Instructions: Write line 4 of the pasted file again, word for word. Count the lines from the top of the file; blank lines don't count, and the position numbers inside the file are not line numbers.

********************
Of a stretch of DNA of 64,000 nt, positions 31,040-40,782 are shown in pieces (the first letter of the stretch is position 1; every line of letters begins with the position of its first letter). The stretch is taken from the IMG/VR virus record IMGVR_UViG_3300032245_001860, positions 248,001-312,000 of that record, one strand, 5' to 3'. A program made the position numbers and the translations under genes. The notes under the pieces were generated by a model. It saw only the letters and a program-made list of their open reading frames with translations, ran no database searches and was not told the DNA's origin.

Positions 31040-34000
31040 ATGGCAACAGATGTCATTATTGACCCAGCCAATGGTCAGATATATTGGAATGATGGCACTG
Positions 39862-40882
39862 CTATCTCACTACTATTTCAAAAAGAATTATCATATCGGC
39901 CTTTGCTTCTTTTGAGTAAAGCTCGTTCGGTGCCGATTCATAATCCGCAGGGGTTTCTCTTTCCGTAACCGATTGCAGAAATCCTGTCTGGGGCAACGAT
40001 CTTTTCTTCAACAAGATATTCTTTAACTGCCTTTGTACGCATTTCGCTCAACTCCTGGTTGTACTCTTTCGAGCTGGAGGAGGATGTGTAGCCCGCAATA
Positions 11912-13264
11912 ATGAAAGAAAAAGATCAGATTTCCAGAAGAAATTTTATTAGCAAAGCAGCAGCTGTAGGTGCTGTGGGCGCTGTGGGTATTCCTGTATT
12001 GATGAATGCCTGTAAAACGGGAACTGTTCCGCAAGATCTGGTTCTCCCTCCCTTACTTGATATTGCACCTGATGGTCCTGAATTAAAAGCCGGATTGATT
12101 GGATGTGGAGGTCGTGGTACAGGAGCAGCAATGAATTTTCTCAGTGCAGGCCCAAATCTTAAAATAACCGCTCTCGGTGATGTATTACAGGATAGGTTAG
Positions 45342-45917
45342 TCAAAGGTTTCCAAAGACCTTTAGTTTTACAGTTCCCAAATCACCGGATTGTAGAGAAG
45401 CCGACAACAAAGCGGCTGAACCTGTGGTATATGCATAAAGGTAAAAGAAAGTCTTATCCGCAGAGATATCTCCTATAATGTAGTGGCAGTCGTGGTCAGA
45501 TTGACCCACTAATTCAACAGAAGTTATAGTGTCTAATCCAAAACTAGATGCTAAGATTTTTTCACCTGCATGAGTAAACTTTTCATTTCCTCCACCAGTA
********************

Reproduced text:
Positions 39862-40882